Working paper Open Access
The Working Paper provides the theoretical foundations for an analytically and normatively adequate understanding of “governance” – a term and concept that has been widely used since the turn of the millennium for describing new forms of political steering and integration. It starts with an overview of the governance discourse at the beginning of the 21st century. We can distinguish a normative and an analytical application of the term governance. In its normative usage, governance constitutes a programmatic alternative to other paradigms for organizing and reforming the state and public administration. The competing paradigms can be subsumed under the terms government and management. For analytical purposes, the term governance is used, by contrast, to diagnose a change in forms of political steering, and sometimes even in politics and statehood altogether and to aptly conceptualise this change.
After a critique of existing understandings and typologies, we develop the theoretical building blocks for a comprehensive and at the same time differentiated understanding of governance. First, we look at ‘worldviews’ (Weltbilder), basic assumptions on how the world is functioning or on how the world is supposed to function. Hence, worldviews can correspond to ontologies, basic assumptions on the type of entities that exist and on their relationships, but also to ideologies as comprehensive conceptualisations of an ideal world. We distinguish between holistic and elementaristic worldviews. Second, we turn to “images of social order” (Gesellschaftsbilder) as the fundamental assumptions on how societies are differentiated and on what holds societies together and describe two basic forms: segmentary differentiation and mechanical integration on the one hand and functional differentiation and organic integration on the other hand. “Models of human nature” (Menschenbilder) serve as the third differentiation criteria for the formation of a theory-based typology of governance. Each model of human nature comprises a concept of human behaviour/action and the corresponding understanding of institutionalised structures which influence human behaviour but which are shaped by human behaviour at the same time. The two most important models of human nature in modern social sciences are the homo oeconomicus and homo sociologicus. In order to develop a typology of forms of political governance, we will pick up the third dimension and transform the core insight from the micro- to the macro-level. In line with the homo oeconomicus, the term “government(s)” represents an understanding of political institutions as formalized instruments of the political community; in contrast, the term “governance” denotes a constitutional understanding of political institutions as a communicative structure which (re)creates the political community.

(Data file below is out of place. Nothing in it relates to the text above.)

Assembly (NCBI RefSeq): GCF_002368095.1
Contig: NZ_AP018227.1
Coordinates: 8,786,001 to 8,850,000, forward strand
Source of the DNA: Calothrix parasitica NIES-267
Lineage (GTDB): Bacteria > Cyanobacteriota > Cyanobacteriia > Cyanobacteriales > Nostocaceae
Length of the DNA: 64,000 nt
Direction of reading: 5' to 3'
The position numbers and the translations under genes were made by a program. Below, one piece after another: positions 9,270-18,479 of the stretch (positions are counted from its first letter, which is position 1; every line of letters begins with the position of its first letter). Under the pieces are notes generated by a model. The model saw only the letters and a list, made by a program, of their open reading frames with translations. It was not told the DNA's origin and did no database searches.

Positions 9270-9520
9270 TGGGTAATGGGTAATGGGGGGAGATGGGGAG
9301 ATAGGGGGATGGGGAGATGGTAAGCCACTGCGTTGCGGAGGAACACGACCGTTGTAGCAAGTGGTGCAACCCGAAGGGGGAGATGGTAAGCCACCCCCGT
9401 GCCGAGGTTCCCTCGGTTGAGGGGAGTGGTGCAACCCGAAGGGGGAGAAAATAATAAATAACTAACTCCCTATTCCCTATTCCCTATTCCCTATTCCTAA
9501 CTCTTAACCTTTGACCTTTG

Based on these three dimensions, we develop an eightfold typology of forms of governance. Whereas “centralised government”, “concerted governments”, “competing governments” and “contracting governments” correspond to the instrumental understanding of institutions in line with the homo oeconomicus, the other four forms – “communitarian governance”, “civic governance”, “creative governance” and “cogent governance” – build on the constitutive conceptualisation of institutions that correspond to the homo sociologicus. For each of the eight ideal types, we scrutinise the core features so that the typology can be applied in empirical studies for tracing differences and transformations of ideas and realities in political governing across time and place.